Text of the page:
Who was it that said that ‘prevention is better than cure’?
I think that it may be attributed to the Dutch philosopher Desiderius Erasmus in around 1500. As well as being a fundamental principle of modern health care across the UK, it’s a mantra that I like to talk about when looking at managing contracts.
The starting point is, of course, risk. There is always risk involved when entering into a commercial contract, but looking for, addressing and (hopefully) mitigating that risk saves, time, money, and the need to then revert to commercial legal advice if the risk then becomes a reality…
How do you do this? Well, there are specific risks in sectors, but some general tips would and should include:
- Make sure your contract boilerplates are not risky/out of date.
While price and term are usually the two most important points, give the rest of it a spring clean and make sure all of the key headings including tittle, excluding liability etc are covered. Remember that even if you deal with a variety of contracts, developing templates or a database of commonly used can both reduce risk and serve you well for any further negotiations.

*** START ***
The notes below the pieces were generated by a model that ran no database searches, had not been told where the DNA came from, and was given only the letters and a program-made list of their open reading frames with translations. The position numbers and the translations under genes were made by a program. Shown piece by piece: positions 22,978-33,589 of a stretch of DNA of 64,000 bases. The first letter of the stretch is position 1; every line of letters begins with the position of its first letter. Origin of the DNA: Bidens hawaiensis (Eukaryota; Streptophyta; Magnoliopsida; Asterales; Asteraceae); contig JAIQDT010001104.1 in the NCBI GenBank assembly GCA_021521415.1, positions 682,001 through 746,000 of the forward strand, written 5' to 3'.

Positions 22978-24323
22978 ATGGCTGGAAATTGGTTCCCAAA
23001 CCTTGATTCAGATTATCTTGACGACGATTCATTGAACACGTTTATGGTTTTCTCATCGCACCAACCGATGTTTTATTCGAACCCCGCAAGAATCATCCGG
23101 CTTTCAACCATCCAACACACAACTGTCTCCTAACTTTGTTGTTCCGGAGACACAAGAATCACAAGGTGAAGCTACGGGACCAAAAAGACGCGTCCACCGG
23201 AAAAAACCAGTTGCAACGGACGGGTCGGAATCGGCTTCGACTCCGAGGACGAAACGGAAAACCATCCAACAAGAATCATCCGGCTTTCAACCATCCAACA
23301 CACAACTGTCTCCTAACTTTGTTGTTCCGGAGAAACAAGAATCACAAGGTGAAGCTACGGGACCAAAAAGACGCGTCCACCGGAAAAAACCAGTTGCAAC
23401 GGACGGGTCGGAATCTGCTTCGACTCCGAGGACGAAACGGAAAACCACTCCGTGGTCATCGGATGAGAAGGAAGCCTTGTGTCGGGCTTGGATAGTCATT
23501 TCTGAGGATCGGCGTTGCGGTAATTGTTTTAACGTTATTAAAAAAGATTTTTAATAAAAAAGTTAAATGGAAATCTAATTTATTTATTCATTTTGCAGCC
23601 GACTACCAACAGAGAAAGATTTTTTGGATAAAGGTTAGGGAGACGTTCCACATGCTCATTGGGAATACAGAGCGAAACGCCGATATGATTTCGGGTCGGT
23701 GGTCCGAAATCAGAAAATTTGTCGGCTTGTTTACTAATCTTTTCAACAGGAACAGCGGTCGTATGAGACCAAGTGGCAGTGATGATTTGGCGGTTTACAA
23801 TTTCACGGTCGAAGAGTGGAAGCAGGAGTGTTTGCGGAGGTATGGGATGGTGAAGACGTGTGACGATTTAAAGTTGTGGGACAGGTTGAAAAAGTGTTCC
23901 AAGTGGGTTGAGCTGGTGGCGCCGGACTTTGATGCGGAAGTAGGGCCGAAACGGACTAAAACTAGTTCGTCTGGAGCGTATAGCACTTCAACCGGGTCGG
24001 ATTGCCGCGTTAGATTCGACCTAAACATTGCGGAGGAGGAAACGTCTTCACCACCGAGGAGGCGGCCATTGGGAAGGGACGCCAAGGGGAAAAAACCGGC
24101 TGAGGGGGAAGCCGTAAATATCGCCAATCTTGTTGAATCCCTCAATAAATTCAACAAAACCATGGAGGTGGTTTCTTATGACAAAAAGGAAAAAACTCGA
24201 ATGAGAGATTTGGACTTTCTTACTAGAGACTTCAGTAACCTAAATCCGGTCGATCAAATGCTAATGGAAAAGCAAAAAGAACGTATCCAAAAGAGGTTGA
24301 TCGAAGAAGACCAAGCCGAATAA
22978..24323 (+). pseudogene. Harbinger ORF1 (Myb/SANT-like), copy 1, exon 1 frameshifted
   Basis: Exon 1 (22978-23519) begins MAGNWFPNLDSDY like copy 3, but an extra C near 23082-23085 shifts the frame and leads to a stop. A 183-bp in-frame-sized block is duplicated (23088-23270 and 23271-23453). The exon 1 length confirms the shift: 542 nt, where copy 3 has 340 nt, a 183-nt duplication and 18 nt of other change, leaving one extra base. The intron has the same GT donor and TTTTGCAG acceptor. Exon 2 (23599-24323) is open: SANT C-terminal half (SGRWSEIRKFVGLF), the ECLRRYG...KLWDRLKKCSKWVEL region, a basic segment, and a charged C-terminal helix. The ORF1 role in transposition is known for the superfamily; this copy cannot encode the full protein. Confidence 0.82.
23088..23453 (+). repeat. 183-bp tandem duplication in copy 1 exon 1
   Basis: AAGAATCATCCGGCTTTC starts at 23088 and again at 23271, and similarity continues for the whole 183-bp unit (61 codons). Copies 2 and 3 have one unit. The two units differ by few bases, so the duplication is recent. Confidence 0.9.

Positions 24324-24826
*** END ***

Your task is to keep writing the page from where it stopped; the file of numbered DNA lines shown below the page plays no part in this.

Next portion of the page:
- Get and keep organised after execution.
So many businesses don’t keep contracts correctly stored and organised after execution. A simple, easy-to-use, effective record system is vital to the success of any business, regardless of the size or type of business. Renewal dates get missed, key terms are forgotten, and commercial risks accumulated if you don’t, so the time spent on setting up a simple spreadsheet now should reap dividends down the line.
- Doing the basics well
Many times we see the final contract version signed but not dated, or with the wrong name at the top, or signed by the wrong person. It almost goes without saying but checking and then using the correct details makes you perform proper due diligence prior to contract execution and can save time and frustration if the relationship breaks down.
- Bad Comms
For some businesses, up to 25% of a company’s workforce can be involved in some part of managing contracts. The risks of this are obvious, if you understand not only who needs to sign the contract, but who will oversee its implementation, this helps reduce the risk of something going wrong.
Putting it simply, these can be great tools to reduce negotiation time and ensure important clauses are included BUT they are only effective if they are up-to-date. Book an annual review with us to make sure your templates contain all required language, along with any relevant information about the business that may have changed.
To conclude, hopefully some of the above will be helpful, the most important final thought though is to be proactive – don’t wait until a problem arises before taking control of your agreements.
Being proactive means reducing risk through tools and strategies like those discussed above throughout the contract management process.
Regards to all,